If you love restoration and revitalization, and you’d like to relocate to a quite, countryside town complete with a bank, school, general store, and ghosts, you’re in luck.
The small, former mill town of Johnsonville, Connecticut, in the Moodus neighborhood of East Haddam is on the market (again) for $1.9 million.
The 62-acre town was established in 1802, the town was once a thriving mill community, fueled by the nearby Moodus River, before becoming a Victorian tourist attraction.
Now it sits in its current state as a ghost town, after years of failed transactions to rebuild the town.
Johnsonville comes complete with multiple homes that are in restorable condition, a former bank, post office, small school house, church, restaurant, livery, general store, and a lake and waterfall.
Harnessing power from the abundant water sources of the Moodus and Salmon rivers, the little hamlet became the center of twine production in Connecticut. The twine was primarily used for fishnets, and was sold on both coasts and the Great Lakes.
In 1832, the Neptune Mill was constructed beside a dam just North of the Salmon River Cove. The Card Company, as it was then known, also made stocking yarn and carpet warp. New cord wrapping machines filled these mills and twine was produced on a massive scale. Over the years, the Neptune Mill expanded until it reached its 100×100 ft dimensions. Three stories tall, it was a massive edifice, architecturally resembling a church with its steeple and bell that would call workers into the factory each morning.
In 1862, Emory Johnson built the Triton Mill at the northern end of the Millpond; tenements and worker housing soon cropped up in the ensuing years, and Johnsonville was born. The Neptune Mill also came into Johnson’s possession in 1867. The Triton Mill was destroyed in a fire in 1924.
One of the jewels of Johnsonville is the Emory Johnson homestead. Built in 1846, the four-bedroom house has three fireplaces, pillared porches, a formal garden and original Victorian-era details.
In 1965, Raymond Schmitt, the controversial owner of AGC Corporation, an aerospace equipment manufacturer, bought the Neptune Mill from the Johnson family. He also purchased other vintage buildings and had them moved to Johnsonville, including a Victorian stable and chapel, which hosted weddings.
Nostalgic for the bygone modes of transit of the 19th century, Schmitt brought a sternwheeler to Johnsonville in 1966. For many years, the boat was reported to be “The American” from the Freedomland U.S.A. theme park (1960-1964) in New York City. This has proven to be an error. Research by Freedomland historians discovered that the boat was the twin sternwheeler from Freedomland known as “The Canadian.” Connecticut newspaper articles include pictures of “The Canadian” on the millpond. Schmitt bought it at auction and had it towed up the Connecticut River and then carried by truck to Moodus, where it would sit in the Johnson Millpond for more than thirty years. In 1972, the Neptune Mill was struck by lightning and burned to the ground.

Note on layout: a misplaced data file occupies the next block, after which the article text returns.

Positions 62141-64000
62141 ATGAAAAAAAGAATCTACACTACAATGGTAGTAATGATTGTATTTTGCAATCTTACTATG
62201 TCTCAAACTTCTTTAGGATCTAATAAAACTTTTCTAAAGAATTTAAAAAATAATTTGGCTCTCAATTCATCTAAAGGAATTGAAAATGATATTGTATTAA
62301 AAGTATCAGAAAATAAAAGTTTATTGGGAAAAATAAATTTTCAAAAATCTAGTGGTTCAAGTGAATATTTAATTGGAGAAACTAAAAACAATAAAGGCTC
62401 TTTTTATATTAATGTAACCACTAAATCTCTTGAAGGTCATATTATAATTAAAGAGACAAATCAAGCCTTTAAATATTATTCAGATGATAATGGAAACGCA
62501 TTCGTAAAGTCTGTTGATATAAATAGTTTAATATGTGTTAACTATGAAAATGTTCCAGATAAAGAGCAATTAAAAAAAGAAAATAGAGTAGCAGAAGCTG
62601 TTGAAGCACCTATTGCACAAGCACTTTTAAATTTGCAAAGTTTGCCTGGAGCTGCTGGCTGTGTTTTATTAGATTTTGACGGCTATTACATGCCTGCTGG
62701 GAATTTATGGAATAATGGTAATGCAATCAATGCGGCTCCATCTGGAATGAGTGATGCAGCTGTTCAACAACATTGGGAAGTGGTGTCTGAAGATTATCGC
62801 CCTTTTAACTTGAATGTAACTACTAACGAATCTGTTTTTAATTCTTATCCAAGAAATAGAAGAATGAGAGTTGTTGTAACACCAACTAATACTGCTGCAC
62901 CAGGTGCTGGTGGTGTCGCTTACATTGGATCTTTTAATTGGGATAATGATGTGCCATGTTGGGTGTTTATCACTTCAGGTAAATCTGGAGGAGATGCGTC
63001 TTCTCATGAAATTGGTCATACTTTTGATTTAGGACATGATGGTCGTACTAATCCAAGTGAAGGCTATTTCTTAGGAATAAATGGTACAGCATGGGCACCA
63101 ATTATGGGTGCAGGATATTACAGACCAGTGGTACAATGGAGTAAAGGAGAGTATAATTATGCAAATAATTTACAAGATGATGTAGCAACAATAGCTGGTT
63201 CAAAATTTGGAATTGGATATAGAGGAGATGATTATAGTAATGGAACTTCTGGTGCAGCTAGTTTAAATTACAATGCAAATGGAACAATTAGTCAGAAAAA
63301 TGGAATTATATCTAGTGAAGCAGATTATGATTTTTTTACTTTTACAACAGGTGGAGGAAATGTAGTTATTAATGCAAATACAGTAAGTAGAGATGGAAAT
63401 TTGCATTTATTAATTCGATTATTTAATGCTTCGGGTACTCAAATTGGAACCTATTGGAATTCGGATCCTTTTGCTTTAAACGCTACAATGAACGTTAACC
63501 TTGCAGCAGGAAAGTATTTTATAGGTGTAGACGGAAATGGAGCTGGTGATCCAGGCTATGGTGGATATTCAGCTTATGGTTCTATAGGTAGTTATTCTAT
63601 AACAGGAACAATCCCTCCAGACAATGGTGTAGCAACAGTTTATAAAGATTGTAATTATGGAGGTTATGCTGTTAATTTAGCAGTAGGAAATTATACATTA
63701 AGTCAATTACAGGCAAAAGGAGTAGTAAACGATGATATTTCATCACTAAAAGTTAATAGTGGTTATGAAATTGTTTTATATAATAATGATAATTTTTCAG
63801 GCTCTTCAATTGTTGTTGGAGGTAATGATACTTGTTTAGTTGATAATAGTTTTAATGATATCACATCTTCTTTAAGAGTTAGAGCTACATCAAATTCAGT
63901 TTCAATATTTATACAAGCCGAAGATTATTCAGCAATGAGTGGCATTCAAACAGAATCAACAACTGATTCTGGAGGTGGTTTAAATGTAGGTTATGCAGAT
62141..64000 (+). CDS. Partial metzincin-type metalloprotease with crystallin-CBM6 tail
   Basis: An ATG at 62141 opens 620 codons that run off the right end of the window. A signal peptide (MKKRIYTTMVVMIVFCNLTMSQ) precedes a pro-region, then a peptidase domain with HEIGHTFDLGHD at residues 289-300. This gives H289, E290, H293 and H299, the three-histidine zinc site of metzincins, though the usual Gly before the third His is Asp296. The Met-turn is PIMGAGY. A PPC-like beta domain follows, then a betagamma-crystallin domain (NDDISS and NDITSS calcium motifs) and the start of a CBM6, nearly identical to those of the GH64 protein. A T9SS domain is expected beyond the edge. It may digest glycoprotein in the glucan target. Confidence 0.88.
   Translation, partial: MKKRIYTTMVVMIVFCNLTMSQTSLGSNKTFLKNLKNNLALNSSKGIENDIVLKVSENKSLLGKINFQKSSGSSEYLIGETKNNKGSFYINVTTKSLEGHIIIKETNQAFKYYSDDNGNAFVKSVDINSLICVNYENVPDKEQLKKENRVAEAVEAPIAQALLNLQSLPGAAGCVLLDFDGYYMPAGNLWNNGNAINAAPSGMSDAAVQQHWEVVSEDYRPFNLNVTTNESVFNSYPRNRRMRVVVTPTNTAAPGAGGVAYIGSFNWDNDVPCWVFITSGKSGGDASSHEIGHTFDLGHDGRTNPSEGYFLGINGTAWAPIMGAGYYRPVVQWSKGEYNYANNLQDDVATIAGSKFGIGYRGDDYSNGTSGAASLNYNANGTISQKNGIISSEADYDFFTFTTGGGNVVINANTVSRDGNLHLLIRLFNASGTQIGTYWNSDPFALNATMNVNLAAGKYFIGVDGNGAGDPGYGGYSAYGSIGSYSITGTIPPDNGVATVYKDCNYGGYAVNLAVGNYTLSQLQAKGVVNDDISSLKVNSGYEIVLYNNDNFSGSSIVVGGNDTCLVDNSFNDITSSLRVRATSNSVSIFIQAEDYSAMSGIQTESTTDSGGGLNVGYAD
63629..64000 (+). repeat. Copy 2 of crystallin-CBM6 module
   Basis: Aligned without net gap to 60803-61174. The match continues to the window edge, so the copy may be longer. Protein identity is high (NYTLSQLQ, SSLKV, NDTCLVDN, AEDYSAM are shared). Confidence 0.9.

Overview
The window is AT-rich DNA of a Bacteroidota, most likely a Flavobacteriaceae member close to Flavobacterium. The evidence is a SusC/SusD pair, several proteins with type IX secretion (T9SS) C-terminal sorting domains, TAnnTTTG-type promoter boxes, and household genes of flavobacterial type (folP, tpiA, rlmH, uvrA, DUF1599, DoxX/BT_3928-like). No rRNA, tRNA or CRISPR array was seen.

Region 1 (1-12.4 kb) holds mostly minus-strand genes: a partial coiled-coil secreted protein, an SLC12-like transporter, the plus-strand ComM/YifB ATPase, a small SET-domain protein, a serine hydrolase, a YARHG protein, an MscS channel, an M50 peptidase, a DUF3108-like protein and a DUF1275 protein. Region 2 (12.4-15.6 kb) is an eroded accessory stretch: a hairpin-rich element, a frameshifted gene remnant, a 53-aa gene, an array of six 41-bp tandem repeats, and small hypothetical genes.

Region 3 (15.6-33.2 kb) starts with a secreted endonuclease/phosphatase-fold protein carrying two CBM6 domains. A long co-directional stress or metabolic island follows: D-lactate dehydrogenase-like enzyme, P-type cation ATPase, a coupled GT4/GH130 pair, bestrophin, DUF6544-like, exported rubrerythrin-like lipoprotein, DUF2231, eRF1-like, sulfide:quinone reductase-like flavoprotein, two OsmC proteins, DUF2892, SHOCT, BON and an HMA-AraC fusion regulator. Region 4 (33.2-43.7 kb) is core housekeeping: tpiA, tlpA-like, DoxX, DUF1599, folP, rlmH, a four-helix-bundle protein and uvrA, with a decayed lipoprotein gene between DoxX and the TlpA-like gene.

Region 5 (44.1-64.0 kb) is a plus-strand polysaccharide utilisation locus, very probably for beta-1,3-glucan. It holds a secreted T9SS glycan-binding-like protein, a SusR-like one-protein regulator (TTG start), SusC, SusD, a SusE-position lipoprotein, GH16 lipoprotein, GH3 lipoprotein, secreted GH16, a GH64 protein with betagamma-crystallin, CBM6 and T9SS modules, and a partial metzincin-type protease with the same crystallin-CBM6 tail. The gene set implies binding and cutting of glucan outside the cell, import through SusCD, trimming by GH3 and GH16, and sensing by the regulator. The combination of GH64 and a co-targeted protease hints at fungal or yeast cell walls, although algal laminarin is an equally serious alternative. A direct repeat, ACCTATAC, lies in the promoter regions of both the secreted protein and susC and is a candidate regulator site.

In 1993, Billy Joel filmed part of his “River of Dreams” music video at the village. In 1994, Schmitt got into a disagreement with local zoning officials and shut down the attraction, putting the property up for sale. Schmitt died in 1998, and his estate started selling off many of the antiques and other pieces of the property, including some of the buildings. Some suggest that the ghost of Schmitt roams the grounds of Johnsonville.
A hotel developer, MJABC LLC, bought the 64-acre property in 2001. In 2004, MJABC filed plans for a mixed-use development on the site that included 133 upscale, single-family houses and townhouses, all built in Victorian style and with an age restriction for owners, and for keeping and restoring most of the original dozen or so buildings. That proposal fell apart, however, because the housing component was deemed too high-density. MJABC LLC still owns the property and continues to pay taxes on it. As of April 2013, Chozick Realty, Inc. of Hartford had listed the village for just under $3 million.
The village, which had by then fallen into disrepair, was featured in an episode of the National Geographic TV series Abandoned. The village was sold at an 3-day online auction on October 28-30, 2014 for $1.9 million. Now it’s available again.
Photos courtesy: William Pitt and Julia B. Fee Sotheby’s International Realty